Don't panic


If Roger Ebert's column is like a bakery, BatesLine is the day-old bread store. You can count on BatesLine to give you the straight scoop on movies you've already seen, maybe several times, in the theater, on DVD, and on the late Friday slot of OETA's Movie Club.

We had a date night tonight and went to see "Hitchhiker's Guide to the Galaxy" at Movies 8, which is Cinemark's local dollar theater. Mikki and I were impressed by the inch-thick accumulation of dust on the neon sign above the concession stand.

While the place may not be maintained to the standard of the chain's local flagship (the Tulsa, around the corner on 71st Street), there was a good crowd to see the film, and they were well-mannered. It was even quiet during the previews.

And during the previews there was an ad for Coca-Cola featuring their new blog site -- I won't bother hot-linking that -- you've got to register (for free), and doesn't have a login yet. Presumably you can start your own blog and read those of others who are blogging for Coke. (I see that the practice of corporate-sponsored blogs is spreading -- the Daily Oklahoman's website has five blogs, including a husband and wife team. I'm guessing that not included among the topics these bloggers will discuss is criticism of the Daily Oklahoman, Opryland, the Grand Old Opry, WSM Radio, the Broadmoor Hotel, Gaylord Sports Management, or any of the other far-flung enterprises of the South Central Ohio Coal, Gas, Electricity, Telephone & Telegraph Communications Group OPUBCO.)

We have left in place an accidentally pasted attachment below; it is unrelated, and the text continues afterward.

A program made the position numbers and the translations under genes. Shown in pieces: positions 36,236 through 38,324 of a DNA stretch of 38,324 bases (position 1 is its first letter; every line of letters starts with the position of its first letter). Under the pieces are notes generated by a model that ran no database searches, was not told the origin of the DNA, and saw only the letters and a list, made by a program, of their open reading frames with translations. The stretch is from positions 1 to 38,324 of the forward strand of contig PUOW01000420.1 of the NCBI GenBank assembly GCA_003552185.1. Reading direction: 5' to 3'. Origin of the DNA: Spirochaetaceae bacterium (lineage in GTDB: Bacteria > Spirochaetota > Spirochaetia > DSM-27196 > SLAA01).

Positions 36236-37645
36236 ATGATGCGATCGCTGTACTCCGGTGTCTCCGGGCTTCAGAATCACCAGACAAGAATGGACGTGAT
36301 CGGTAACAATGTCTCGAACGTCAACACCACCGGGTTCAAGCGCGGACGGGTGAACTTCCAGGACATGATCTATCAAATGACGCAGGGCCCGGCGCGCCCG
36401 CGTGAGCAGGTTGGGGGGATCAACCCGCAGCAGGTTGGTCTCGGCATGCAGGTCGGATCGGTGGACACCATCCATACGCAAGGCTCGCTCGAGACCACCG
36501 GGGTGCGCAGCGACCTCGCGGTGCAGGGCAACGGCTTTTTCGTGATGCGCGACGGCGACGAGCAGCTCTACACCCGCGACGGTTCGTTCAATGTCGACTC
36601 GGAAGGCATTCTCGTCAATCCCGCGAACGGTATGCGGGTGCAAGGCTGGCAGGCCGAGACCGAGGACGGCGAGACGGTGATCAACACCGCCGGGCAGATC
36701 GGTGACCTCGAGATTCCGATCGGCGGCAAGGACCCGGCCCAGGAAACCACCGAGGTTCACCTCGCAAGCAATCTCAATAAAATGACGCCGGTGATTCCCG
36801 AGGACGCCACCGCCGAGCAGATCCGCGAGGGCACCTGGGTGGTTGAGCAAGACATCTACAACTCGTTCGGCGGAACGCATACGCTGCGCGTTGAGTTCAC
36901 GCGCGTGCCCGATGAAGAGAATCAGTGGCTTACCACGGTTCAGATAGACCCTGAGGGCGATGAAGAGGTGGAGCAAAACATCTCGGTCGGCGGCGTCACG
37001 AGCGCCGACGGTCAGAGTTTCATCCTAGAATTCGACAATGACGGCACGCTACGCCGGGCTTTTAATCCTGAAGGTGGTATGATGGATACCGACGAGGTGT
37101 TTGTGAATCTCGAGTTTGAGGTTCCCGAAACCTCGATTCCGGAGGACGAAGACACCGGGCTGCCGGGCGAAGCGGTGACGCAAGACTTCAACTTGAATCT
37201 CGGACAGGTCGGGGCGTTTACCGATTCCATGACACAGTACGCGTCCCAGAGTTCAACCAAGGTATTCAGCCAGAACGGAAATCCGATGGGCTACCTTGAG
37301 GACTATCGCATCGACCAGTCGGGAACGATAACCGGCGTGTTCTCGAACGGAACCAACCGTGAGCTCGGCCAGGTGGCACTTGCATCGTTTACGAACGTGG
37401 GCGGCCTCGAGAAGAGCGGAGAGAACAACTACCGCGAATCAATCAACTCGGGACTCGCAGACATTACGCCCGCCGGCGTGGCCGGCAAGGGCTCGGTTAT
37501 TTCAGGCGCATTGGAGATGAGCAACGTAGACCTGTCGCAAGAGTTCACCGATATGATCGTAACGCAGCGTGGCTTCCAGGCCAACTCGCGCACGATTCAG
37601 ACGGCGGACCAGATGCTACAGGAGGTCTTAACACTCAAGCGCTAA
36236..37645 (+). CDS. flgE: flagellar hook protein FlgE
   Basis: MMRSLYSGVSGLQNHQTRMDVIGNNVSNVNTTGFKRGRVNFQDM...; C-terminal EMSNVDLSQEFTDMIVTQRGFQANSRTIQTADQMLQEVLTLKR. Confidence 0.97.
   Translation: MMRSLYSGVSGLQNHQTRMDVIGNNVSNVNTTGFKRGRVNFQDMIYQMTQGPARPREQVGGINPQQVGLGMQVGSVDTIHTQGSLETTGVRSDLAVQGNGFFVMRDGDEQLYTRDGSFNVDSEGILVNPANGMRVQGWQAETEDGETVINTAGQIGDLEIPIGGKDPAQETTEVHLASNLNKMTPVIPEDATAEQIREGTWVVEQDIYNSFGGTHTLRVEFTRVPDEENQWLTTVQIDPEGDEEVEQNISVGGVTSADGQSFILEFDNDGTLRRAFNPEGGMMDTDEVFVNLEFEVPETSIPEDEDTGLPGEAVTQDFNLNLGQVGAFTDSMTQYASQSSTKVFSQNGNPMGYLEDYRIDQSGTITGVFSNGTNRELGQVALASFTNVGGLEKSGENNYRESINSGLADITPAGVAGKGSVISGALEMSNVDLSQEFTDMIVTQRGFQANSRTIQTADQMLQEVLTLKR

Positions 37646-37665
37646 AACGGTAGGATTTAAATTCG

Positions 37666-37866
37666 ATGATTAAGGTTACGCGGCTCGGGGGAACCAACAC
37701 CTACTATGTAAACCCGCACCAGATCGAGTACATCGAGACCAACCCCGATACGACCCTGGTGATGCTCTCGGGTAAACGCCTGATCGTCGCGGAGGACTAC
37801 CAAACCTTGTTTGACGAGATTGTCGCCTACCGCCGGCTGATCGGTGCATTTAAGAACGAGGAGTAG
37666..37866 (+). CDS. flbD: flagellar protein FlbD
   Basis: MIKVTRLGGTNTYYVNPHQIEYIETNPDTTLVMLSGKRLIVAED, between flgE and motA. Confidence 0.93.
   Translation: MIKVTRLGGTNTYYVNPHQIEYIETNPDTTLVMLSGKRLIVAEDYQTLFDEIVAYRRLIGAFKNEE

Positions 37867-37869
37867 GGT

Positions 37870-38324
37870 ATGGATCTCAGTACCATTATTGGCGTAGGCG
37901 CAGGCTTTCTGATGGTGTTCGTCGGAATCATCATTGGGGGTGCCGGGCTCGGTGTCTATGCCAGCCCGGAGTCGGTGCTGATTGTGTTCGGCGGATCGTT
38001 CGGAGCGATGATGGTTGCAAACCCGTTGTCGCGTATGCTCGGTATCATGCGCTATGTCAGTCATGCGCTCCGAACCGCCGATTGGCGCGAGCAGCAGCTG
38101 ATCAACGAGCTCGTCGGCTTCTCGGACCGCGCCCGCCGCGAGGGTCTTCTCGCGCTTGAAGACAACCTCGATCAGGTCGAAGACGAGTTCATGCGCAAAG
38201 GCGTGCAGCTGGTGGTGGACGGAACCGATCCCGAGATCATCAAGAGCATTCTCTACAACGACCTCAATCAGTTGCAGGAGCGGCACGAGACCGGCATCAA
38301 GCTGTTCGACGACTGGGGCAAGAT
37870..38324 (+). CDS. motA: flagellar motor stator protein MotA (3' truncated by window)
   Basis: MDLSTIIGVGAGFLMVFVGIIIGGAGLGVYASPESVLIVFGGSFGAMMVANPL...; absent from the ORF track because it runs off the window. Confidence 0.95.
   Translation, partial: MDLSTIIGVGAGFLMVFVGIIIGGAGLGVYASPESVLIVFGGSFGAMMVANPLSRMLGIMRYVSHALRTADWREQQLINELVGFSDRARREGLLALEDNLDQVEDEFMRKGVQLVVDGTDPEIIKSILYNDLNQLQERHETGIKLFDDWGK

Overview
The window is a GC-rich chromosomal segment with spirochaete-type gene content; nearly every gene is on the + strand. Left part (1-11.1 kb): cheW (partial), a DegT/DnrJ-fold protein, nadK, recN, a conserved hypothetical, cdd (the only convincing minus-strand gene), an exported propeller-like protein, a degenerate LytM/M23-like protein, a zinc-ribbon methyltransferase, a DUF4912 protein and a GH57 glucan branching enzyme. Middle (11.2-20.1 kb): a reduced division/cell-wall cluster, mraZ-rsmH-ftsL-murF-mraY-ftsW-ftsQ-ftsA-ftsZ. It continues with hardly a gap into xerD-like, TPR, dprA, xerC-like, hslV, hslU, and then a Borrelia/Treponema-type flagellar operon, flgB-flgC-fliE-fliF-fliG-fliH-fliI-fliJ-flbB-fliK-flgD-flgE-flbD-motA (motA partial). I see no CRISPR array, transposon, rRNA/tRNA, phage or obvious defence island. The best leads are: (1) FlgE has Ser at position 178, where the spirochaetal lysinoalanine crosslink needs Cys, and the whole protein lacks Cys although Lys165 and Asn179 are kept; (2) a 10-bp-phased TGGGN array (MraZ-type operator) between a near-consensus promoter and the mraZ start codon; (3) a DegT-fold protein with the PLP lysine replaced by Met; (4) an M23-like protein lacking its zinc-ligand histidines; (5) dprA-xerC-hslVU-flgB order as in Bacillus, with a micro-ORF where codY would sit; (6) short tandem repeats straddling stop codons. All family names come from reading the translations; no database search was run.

Anyway, the movie: We both loved it. I've read the books (all five books of the trilogy), listened to the entire radio series, and watched the entire BBC TV series. Mikki saw some of the TV series, but I think fell asleep for most of it, as parents tend to do when they're finally allowed to sit still and quiet for a few moments. The movie is not the same as all of the above, but they managed -- meaning Douglas Adams, who wrote the radio series, then transformed it into books, TV, and finally a screenplay -- to capture the most important bits and weave them into a coherent movie-length story using some new plot devices.

The casting was well done. Martin Freeman, sad-sack Tim from "The Office," is perfect as sad-sack Arthur Dent.

I'm not sure how they did it, but they managed to make Marvin, the robot, look dejected and resigned despite the lack of an actual face. You will see an android shrug and hang its head. (It was nice to see a Sirius Cybernetics Corporation product from the TV series make a cameo appearance.)

The Vogons play a bigger role in the film than in the book, and it works well. You get the full sense of the Vogon bureaucratic mentality at work, down to a homeworld filled with what looks like a collection of every American civic building built during the '60s and '70s.

Even if you haven't read the books or heard the radio series or seen the TV series, you'll still enjoy the movie.

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This page contains a single entry by Michael Bates published on July 23, 2005 11:02 PM.

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